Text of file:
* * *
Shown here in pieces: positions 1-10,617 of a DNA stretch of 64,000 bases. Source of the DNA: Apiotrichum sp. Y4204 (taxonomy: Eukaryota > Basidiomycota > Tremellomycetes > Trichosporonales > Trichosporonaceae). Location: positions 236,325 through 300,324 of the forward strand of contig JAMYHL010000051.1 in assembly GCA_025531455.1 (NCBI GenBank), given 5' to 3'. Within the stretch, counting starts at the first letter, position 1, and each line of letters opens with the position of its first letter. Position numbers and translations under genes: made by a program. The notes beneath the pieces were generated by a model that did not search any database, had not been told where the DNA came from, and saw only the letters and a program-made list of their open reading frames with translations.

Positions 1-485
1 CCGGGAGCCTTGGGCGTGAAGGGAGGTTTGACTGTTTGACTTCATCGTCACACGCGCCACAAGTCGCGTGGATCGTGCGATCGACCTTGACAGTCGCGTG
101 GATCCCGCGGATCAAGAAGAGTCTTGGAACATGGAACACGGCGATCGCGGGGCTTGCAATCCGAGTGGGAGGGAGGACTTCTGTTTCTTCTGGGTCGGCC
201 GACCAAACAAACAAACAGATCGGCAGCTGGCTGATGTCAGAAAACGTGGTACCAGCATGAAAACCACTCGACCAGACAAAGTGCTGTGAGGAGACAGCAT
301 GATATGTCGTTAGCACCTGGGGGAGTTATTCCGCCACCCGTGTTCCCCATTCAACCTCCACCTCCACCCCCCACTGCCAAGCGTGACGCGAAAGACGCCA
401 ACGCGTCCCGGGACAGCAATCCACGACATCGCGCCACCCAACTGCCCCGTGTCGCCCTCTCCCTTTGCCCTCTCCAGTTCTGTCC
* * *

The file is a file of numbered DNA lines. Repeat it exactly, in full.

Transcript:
Shown here in pieces: positions 1-10,617 of a DNA stretch of 64,000 bases. Source of the DNA: Apiotrichum sp. Y4204 (taxonomy: Eukaryota > Basidiomycota > Tremellomycetes > Trichosporonales > Trichosporonaceae). Location: positions 236,325 through 300,324 of the forward strand of contig JAMYHL010000051.1 in assembly GCA_025531455.1 (NCBI GenBank), given 5' to 3'. Within the stretch, counting starts at the first letter, position 1, and each line of letters opens with the position of its first letter. Position numbers and translations under genes: made by a program. The notes beneath the pieces were generated by a model that did not search any database, had not been told where the DNA came from, and saw only the letters and a program-made list of their open reading frames with translations.

Positions 1-485
1 CCGGGAGCCTTGGGCGTGAAGGGAGGTTTGACTGTTTGACTTCATCGTCACACGCGCCACAAGTCGCGTGGATCGTGCGATCGACCTTGACAGTCGCGTG
101 GATCCCGCGGATCAAGAAGAGTCTTGGAACATGGAACACGGCGATCGCGGGGCTTGCAATCCGAGTGGGAGGGAGGACTTCTGTTTCTTCTGGGTCGGCC
201 GACCAAACAAACAAACAGATCGGCAGCTGGCTGATGTCAGAAAACGTGGTACCAGCATGAAAACCACTCGACCAGACAAAGTGCTGTGAGGAGACAGCAT
301 GATATGTCGTTAGCACCTGGGGGAGTTATTCCGCCACCCGTGTTCCCCATTCAACCTCCACCTCCACCCCCCACTGCCAAGCGTGACGCGAAAGACGCCA
401 ACGCGTCCCGGGACAGCAATCCACGACATCGCGCCACCCAACTGCCCCGTGTCGCCCTCTCCCTTTGCCCTCTCCAGTTCTGTCC